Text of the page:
Mind Mapping Made Easy


During a recent conference session, all my fellow participants wanted to take photos of my mind mapping notes! I did not think I was doing anything unusual since I have been using this technique regularly to take notes, design sessions, and to think about a specific topic for almost two decades. With groups, I occasionally use it at a big scale to capture many ideas around a topic.  Because of the interest, I wanted to share some great tips on using this fabulous tool.

What is Mind Mapping?

The mind-map process, developed by Tony Buzan, is a powerful graphic (visual) technique which uses color, key words, and images to generate ideas and summarize, sort, and retain information on any topic.

Mind-mapping, used for creative problem-solving, is the process by which you extract information from either your or others’ memory, or from your or others’ creative reservoirs and organize that information in an external form. It can help tremendously with decision-making.




It is also known as radiant thinking because we as individuals and groups can start with one concept and draw “radiant” branches of similar information associated with it. When we do this we “discover the vast potential of (our) associative machinery as well as gaining insight into our own and others’ uniqueness as individuals” (Buzan, p. 64).

The Many Benefits

  • Time saved in noting, reading, and reviewing notes/ideas
  • Concentration is enhanced
  • Clear and appropriate associations
  • Easier for the brain to accept and remember visually stimulating, multi-colored, multi-dimensional concepts
  • Continuous and potential endless flow of thought
  • In harmony with brain’s natural desire for completion or wholeness

Materials Needed


  • Blank 8 ½ x 11 paper
  • Fine tipped felt pens of many colors (at least 8-10 colors)
  • Highlighter pens and/or colored chalk for shading effects


  • Large, blank paper. Use several flipchart sheets taped together with tape on the underside or cut an 8-10 foot section from a paper roll.
  • Bold colors of thick tipped felt pens. Avoid using yellow, red, pink, or pale orange for the words or lines as they cannot be seen from far away, or by those who have color-blindness. These colors can be used for parts of some of the images.

Guidelines to Remember

  • Think three-dimensional
  • Use arrows to connect ideas
  • When you have no more ideas or thoughts on one sub-theme, go on to the next sub-theme
  • Try to use an image, icon or symbol that is meaningful to you or the group
  • Start in the middle of a horizontal page, placing the main idea in the center, and then developing lines outwards in a radial form
  • Use a minimum number of words on each of the main branches; preferably use keywords or just images
  • Represent the main idea or topic with a clear image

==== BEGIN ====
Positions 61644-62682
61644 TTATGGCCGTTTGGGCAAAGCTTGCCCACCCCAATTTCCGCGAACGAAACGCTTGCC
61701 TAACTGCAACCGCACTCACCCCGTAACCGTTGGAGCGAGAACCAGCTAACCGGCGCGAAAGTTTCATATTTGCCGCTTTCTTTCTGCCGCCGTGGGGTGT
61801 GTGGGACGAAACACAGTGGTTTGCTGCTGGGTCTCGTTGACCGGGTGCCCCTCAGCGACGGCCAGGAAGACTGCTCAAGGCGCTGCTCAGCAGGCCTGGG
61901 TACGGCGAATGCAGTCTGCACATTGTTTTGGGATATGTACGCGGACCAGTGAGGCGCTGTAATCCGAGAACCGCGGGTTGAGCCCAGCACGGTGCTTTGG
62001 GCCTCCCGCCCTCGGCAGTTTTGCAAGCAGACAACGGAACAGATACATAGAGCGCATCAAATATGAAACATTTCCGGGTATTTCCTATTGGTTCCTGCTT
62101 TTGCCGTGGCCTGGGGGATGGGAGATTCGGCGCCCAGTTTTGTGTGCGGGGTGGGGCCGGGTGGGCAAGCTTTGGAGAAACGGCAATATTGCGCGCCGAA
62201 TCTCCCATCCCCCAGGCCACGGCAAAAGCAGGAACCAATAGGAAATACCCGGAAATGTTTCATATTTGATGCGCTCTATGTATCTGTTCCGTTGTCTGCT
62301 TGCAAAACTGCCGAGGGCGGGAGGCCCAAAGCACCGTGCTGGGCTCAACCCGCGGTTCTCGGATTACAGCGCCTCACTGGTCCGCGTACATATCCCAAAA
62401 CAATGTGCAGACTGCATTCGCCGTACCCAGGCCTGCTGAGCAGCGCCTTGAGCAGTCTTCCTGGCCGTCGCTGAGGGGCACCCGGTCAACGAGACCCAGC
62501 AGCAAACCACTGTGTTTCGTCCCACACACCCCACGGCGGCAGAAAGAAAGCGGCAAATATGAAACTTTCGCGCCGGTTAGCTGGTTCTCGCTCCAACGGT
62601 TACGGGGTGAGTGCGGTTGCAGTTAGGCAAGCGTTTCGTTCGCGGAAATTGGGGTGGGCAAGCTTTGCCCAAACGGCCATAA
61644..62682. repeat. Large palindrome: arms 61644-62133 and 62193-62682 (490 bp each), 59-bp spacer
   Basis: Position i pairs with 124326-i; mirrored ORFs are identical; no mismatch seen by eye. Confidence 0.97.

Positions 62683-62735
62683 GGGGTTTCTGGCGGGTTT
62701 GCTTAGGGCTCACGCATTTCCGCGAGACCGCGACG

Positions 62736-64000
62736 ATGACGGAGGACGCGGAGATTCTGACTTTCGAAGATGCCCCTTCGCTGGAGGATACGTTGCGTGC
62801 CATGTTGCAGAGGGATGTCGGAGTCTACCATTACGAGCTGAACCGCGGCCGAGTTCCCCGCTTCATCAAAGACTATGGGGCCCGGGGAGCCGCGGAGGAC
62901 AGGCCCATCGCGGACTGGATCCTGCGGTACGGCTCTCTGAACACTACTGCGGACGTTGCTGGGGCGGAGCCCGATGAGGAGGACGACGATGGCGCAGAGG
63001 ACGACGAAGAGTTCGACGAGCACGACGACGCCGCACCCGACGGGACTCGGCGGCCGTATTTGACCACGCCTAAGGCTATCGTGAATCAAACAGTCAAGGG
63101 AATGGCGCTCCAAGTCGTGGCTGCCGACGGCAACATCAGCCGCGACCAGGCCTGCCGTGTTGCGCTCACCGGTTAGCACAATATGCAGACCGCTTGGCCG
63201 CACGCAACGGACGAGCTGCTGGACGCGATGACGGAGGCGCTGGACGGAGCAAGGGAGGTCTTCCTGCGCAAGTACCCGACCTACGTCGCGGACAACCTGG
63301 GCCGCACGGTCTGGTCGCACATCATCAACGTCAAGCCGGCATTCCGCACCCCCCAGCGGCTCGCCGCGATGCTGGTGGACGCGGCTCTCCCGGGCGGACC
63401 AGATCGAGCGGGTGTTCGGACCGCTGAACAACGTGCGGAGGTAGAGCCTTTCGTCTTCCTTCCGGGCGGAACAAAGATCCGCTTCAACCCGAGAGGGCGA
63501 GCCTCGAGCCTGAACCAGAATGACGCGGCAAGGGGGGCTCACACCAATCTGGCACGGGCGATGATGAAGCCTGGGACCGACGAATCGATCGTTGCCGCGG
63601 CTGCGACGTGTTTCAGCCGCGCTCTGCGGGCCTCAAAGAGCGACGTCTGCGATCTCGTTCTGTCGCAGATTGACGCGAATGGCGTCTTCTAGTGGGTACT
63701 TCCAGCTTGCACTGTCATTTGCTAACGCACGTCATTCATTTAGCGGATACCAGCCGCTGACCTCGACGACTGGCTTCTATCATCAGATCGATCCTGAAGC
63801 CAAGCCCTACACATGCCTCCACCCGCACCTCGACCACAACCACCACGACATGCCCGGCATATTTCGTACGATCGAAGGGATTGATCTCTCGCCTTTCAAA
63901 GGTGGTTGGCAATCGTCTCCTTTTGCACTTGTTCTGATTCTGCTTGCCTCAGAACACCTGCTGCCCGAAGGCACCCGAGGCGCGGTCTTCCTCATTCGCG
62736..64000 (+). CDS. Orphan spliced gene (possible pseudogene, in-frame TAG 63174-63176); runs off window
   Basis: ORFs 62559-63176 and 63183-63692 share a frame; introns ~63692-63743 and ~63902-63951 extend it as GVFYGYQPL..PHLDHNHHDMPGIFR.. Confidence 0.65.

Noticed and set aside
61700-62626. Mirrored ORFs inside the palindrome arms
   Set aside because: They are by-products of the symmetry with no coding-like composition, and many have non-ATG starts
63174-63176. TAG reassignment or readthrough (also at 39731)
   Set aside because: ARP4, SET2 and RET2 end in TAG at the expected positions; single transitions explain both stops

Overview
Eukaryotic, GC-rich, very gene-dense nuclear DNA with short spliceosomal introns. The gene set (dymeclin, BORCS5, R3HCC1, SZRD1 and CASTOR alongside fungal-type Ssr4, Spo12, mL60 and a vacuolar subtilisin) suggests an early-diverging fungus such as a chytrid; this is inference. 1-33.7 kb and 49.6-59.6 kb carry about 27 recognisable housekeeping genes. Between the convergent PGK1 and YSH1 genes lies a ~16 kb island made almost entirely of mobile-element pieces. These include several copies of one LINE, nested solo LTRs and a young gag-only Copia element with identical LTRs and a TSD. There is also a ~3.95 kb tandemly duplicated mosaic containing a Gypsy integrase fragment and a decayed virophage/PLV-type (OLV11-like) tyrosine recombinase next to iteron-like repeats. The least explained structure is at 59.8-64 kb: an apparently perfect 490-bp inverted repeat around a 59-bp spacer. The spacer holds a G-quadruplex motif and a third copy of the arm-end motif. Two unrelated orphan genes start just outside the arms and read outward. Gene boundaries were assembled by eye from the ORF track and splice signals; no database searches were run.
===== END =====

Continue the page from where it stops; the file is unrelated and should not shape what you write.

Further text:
• Ensure adequate space between branches to accommodate and balance out these ideas
  • Underline keywords or circle them in one color to strengthen the map structure.
  • Use a different color for each branch and its key words.

My Own Examples

Below are notes I took in a course by Kimberley Bain of the BainGroup in Kingston, Ontario. It was on planning for a complex conflict intervention and was fantastic! This is a simple mind map using just a pencil and a few markers to highlight the case study we were working on.




The example below is a mind map I used to map out the pre-conference we offered in Mumbai with Lilian Wang and Yvonne Yam on Meetings That Rock.  The mind map helped me get clear on all the different aspects that we wanted to include in our 1-day version.




Helpful Resources

Ted Talk on a map of the brain: https://www.ted.com/talks/allan_jones_a_map_of_the_brain

Barbara MacKay

Barbara loves “everything facilitation”. She thinks BIG! She loves working with other facilitators around the globe to create transformational results for client groups. She loves teaching others how to do that. She loves presenting at global facilitator conferences. She loves certifying new professional facilitators. If you also love what process facilitation can do for the world, connect with her – virtually or in person. She believes facilitation processes, used well, will provide the roadmap to a more just and sustainable world.


  1. Mary Repole on January 12, 2020 at 12:00 am

    Hi Barbara,
    I am interested in doing a mind map at an upcoming board retreat. Do you have any experience doing it large scale in real time as the group calls out different thoughts that are impacting an issue? I’d be interested to hear your experience.

    Mary Repole

    • Barbara MacKay on October 9, 2020 at 1:21 pm

      Dear Mary,
      Yes!. Very easy. Just put together a large piece of paper or I often will take four pieces of flip chart paper together on the wall or more if a larger group. Have many different colored markers available -make sure they are really fat tipped. Do about six different colors of branches coming out from your main central topic circle. As people offer ideas you can write it in large LETTERS on one if the the main branches and then as people add offshoots of that idea you can just add it to the branch with that theme. Add drawings as you go along -ask people where it might go If you are not sure. Once you got about four teams going, stop and ask someone to summarize what they’re seeing or do it yourself so people can be thinking about other ideas that might be added as offshoot ideas. Get the group to sum up the discussion and rename the themes if they think they have better words to describe the actual categories of ideas. Hope this helps. I do have a PDF module on it on my website for sale.

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